However, if there are laws on the books, they need to be followed, or overturned, because NOTHING is more unfair than some people following rules, while others get a pass.

So, it's not like I'm trying to stick up for "rent control" just for the sake of protecting poor people.

HERE'S MY MAIN CONCERN: Everytime someone says "rent control", they immediatley think, "poor people", "Section 8", and all that.

But this is about the middle-class, two income families that are being driven out of the City.

So bottom line, either overturn rent control, or stick to it. (When some do, and some don't that throws off the ying-yang.

AND, the good news is, for rent control haters...The California Property Protection Act (Howard Jarvis Tax Association) has that "eminent domain protection" ballot measure coming up in November with that one little old sentence that puts an end to rent control, anyway.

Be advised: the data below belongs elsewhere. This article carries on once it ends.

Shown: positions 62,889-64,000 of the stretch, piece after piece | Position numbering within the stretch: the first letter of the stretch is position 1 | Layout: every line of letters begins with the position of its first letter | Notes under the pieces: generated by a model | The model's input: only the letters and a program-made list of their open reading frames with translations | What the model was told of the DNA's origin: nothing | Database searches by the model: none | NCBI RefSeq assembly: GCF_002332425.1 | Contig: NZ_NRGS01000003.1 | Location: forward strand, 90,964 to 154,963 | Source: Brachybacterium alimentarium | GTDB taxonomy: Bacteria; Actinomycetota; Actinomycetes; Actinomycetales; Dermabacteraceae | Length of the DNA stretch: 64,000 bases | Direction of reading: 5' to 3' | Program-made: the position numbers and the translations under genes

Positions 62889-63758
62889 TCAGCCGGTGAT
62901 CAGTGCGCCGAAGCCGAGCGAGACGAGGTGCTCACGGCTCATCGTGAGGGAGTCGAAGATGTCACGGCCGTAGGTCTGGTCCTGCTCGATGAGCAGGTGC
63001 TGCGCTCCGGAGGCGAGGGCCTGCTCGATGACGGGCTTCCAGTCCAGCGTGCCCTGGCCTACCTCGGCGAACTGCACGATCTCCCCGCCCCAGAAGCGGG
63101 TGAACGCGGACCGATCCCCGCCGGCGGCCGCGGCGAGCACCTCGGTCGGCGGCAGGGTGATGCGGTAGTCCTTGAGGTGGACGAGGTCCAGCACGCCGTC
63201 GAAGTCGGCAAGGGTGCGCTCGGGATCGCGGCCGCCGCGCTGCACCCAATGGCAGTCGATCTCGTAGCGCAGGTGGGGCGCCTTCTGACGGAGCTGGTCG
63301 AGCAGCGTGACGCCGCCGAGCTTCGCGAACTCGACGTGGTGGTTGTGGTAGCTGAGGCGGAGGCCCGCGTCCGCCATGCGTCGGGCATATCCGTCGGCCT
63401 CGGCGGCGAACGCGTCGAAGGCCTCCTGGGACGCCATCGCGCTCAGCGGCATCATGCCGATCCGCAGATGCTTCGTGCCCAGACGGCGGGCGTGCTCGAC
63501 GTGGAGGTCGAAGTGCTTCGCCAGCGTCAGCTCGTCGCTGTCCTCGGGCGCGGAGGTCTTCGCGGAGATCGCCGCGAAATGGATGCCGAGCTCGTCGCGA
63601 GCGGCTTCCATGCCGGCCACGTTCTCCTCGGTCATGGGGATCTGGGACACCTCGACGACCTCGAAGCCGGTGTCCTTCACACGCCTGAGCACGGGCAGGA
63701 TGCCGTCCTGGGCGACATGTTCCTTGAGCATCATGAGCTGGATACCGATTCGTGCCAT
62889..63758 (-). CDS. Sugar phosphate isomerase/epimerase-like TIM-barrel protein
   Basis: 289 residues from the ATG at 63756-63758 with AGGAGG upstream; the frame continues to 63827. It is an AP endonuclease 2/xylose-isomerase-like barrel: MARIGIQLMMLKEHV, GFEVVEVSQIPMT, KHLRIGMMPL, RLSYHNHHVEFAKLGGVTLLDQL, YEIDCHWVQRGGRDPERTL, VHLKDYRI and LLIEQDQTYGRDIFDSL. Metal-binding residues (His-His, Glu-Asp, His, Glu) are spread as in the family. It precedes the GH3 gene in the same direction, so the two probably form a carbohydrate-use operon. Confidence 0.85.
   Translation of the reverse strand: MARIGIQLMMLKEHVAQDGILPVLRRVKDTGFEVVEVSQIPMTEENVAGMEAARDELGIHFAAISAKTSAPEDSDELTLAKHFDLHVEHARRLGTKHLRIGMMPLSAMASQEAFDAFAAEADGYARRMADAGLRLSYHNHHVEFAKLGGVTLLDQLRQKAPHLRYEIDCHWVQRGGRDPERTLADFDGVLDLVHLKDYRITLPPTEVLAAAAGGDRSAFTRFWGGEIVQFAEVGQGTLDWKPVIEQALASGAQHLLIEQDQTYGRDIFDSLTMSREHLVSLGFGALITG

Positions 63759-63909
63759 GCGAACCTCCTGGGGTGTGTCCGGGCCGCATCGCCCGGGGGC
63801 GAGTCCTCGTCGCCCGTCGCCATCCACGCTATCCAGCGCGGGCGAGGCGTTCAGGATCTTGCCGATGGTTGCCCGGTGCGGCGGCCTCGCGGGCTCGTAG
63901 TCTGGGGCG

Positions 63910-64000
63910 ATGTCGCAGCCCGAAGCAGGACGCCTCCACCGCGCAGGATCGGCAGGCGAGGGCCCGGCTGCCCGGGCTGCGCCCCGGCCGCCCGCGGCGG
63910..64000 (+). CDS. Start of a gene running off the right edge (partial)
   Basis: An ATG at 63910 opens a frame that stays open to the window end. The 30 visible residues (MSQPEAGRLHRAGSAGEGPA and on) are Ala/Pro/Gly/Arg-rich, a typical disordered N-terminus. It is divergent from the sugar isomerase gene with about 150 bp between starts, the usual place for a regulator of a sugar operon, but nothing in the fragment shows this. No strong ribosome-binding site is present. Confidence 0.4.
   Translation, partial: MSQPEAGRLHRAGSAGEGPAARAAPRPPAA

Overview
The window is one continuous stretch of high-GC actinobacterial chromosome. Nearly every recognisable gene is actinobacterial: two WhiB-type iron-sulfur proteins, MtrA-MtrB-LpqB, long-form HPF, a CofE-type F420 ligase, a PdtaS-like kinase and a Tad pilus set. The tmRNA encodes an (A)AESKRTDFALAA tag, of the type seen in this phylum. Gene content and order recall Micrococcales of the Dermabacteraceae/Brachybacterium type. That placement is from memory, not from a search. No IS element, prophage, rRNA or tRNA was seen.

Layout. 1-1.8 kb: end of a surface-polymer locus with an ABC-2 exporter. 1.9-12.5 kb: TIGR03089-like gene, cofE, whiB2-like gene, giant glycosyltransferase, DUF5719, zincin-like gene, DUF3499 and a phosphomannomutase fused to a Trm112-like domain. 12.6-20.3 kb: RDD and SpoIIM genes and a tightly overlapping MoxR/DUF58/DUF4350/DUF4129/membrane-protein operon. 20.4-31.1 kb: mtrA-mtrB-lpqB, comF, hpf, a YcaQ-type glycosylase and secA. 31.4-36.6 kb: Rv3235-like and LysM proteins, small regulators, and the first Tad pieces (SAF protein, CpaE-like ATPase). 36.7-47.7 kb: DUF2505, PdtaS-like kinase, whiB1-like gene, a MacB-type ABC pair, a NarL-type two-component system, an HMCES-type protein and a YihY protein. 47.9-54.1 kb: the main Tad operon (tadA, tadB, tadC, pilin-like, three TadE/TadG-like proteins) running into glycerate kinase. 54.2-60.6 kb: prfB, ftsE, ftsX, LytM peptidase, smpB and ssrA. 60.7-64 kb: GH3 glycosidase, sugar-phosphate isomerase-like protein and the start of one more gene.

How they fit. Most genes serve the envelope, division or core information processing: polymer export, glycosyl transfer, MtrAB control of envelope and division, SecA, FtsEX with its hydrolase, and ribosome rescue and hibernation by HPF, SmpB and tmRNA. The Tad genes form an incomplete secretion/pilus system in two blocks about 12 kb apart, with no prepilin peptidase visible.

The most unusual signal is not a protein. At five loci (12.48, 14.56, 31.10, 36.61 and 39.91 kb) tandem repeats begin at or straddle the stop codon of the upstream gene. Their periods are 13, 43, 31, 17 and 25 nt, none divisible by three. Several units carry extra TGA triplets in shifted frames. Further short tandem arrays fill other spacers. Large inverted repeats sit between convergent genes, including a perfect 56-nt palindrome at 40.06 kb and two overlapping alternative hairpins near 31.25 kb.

So ED protection AND the end of rent control...For guys like Mayor Sam and Walter...that's gotta be the best combination since Snoop and Dre, Paris and Nicole, or the peanut butter and chocolate of Resses' Peanut Butter Cup.


January 14, 2007 10:12 AM  

Anonymous Anonymous said:

Walter asks: "The article says 550,000 units are covered by rent control. Has anyone studied the income levels or net worth of the occupants of those units?"

Logical, relevant question. Have the income or wealth levels been studied for LA rent control areas, or other large urban centers?

January 14, 2007 10:27 AM  

Blogger Walter Moore said:

I agree that laws should be enforced or repealed. Anything in between is simply lawlessness, where laws become nothing more than an tool for those in power to abuse that power.